Housing options being floated

Pair of measures would ease building of moderate-income houses, rental units


Howard County's attempt to battle explosive housing inflation by encouraging more lower-priced housing will go on display with the introduction of two bills to the County Council on Monday night.

One measure allows for 100 more one- and two-bedroom, moderate-income units per year in the eastern county, while the other attempts to make the county's law requiring affordable housing more flexible by adding a "middle-income" category and giving builders the option to build units away from their primary developments or pay a cash fee.

The changes are in response to soaring home prices that have made it economically difficult for builders to sprinkle identical, but lower-priced, units amid their market-priced homes and for moderate-income buyers to afford property taxes and community fees.

Leonard S. Vaughan, the county housing director, has promoted the idea of going back to an older idea -- building separate communities of moderate-income homes. He is also advocating more rental housing and cutting the tax burden by allowing buyers to pay taxes on 51 percent to 60 percent of the home they own.

The two council bills represent a delicate balancing act as county planning and housing officials try to do what developers and housing advocates want, while producing more places for limited-income people to live.

A series of citizens committee meetings involving county officials, developers and housing advocacy groups over the past year failed to reach consensus. The bills represent the county government's attempt to find a middle ground.

"There's not a full consensus, but there's enough to go forward," said the Deputy Planning Director Stephen W. Lafferty, who said the county needs to promote housing -- both rental and purchase -- especially for young people entering the work force and first-time homebuyers. The goal, he said, is flexibility and increased production of homes.

As if to emphasize the county's caution, the committee is to meet again next week -- after the bills are formally introduced -- to see whether last-minute changes are necessary. The legislation also requires an annual report, Lafferty noted, so that if problems crop up, changes can be made promptly.

Moderate income covers families in the $35,000 to $60,000 range, while the new middle-income category goes to about $90,000 a year.

Neil Gaffney, deputy county housing director, said the extra 100 units of moderate-income housing provided in one bill would allow some projects to go forward more quickly.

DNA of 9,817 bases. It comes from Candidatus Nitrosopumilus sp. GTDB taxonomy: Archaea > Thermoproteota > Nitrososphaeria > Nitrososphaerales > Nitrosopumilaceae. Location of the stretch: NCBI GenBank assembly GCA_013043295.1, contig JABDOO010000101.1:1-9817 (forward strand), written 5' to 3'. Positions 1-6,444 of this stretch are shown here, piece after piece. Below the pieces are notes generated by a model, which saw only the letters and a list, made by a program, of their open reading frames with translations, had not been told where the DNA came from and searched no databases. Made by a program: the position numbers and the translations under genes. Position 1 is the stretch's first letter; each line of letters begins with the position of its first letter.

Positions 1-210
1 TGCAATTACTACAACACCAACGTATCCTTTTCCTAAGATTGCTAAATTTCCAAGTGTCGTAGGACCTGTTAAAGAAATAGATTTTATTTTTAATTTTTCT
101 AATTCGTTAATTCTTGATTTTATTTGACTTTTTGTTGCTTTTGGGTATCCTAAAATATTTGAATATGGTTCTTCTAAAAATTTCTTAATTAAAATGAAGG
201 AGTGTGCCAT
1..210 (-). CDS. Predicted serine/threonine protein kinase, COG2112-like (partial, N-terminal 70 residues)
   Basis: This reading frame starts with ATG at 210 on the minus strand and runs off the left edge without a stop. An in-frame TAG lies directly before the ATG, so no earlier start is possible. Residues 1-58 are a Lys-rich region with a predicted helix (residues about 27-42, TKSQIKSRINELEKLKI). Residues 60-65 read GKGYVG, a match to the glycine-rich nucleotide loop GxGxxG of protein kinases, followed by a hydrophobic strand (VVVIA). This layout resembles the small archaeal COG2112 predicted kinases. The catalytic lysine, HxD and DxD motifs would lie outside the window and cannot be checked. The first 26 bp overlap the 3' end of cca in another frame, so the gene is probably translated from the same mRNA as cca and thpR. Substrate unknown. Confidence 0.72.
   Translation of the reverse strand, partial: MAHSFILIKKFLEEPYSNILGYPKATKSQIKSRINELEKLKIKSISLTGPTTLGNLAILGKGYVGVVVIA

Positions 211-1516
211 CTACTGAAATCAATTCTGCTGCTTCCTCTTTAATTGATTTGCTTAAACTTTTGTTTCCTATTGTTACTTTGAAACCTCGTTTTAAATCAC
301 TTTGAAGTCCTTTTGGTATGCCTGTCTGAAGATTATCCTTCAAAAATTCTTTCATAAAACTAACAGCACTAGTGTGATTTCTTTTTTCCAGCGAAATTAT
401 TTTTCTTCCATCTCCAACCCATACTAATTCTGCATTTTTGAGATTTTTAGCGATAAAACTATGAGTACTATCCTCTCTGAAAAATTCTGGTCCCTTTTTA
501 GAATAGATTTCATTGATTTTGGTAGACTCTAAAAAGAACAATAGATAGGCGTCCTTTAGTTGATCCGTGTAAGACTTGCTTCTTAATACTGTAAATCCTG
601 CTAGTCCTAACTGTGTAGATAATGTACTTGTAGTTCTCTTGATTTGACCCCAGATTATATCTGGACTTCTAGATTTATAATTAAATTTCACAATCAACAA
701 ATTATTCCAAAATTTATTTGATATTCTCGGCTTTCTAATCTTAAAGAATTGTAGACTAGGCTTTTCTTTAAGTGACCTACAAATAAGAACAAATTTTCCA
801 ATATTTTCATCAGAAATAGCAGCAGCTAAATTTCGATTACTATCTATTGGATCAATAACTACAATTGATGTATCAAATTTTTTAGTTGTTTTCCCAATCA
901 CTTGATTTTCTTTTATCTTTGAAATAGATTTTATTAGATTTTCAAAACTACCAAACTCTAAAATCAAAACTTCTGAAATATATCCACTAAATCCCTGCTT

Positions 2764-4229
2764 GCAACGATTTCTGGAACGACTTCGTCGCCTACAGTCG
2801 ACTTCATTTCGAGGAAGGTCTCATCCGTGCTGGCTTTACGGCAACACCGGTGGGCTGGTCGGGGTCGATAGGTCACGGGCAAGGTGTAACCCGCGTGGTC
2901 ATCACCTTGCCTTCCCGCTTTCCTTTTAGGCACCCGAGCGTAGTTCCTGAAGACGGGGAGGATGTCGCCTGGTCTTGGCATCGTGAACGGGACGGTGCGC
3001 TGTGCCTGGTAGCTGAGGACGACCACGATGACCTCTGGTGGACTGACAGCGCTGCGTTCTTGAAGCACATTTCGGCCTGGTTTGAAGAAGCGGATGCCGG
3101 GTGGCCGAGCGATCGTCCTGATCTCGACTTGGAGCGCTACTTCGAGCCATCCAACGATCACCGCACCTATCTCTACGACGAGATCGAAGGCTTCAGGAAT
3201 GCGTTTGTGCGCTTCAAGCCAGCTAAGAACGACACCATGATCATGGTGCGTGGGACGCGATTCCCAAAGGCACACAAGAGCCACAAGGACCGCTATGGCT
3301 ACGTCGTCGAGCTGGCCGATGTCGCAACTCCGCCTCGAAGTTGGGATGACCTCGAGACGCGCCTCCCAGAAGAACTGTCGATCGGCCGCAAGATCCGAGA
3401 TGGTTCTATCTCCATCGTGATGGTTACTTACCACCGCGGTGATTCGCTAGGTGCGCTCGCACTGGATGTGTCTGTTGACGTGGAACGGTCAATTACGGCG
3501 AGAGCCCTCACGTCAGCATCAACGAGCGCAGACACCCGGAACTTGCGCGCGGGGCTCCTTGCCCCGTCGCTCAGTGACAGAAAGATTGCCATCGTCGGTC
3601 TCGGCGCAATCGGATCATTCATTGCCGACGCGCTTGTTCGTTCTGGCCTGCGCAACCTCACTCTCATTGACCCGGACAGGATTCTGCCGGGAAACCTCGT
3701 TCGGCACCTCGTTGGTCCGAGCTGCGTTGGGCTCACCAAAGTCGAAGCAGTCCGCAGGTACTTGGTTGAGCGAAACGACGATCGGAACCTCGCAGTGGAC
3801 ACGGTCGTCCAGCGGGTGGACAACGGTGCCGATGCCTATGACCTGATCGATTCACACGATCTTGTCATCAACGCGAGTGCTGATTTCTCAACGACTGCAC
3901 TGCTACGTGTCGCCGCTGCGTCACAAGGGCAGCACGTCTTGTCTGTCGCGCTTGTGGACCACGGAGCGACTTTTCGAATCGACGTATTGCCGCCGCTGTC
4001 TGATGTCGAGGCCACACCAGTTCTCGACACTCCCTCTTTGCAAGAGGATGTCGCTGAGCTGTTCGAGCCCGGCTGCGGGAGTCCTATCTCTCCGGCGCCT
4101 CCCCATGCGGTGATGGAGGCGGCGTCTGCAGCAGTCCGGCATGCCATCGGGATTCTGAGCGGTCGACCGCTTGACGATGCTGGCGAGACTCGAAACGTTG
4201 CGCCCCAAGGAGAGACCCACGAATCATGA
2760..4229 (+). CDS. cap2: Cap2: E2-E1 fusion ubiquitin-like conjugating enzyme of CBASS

"We've had a plot of land [along U.S. 1] ready to build 10 houses that's been held up four years" waiting for an allocation, he said. Howard County parcels out permission to build using an annual allocation system. Builders must line up for the allocations and then must also pass a separate school-crowding test before they can proceed.

In the proposed changes to the moderate-housing program, the advocates won two points, said Andre J. DeVerneil, who represented a coalition of housing advocacy groups on the committee.

First, he said, the county is no longer suggesting reducing the number of moderate-income units to make room for middle-income housing -- something advocates strongly opposed.

"The fact that it's not there is a win," DeVerneil said.

Second, the bill would define and create the middle-income category, though not yet designating where the units could go. That paves the way for future use of the category, perhaps in a redeveloped Columbia Town Center, he said.

"I commend Marsha [S. McLaughlin, the county planning director] and Steve [Lafferty, the deputy director] for the endurance they have shown because they've been getting grief all over the place," DeVerneil said.

Not all housing advocates agree, however.

William A. Ross Jr., a member of the county Housing Commission, said: "I don't like the term middle- income. I think our focus should be toward low- and moderate-income housing."

John Liparini, president of Brantly Development Group, was less pleased but is still willing to support the legislation, he said.

"There's a lot of merit in the bill. I think it should be seriously considered," he said, adding that there are several aspects that are "disappointing."

For one, builders who want to fulfill their moderate-income housing obligations at another location would have to pay a slightly steeper premium than the committee discussed.

Charts in the bill detail how many more units builders would have to provide on remote locations, compared with the requirement at their primary project.

The exchange ratios range from building 1.5 units elsewhere for every one moderate-income unit not built at the main site, up to paying the county a cash fee equal to double the appraised value of a finished development lot in the main project. In addition, the bill would require builders who want to change housing types -- building townhouses or apartments instead of detached moderate-income homes -- to also provide more units.

"The lower the ratios, the more it would encourage people in the housing industry to look for those alternatives. The higher ratios discourage builders," Liparini said.

The council will hold a public hearing on the bills April 17.


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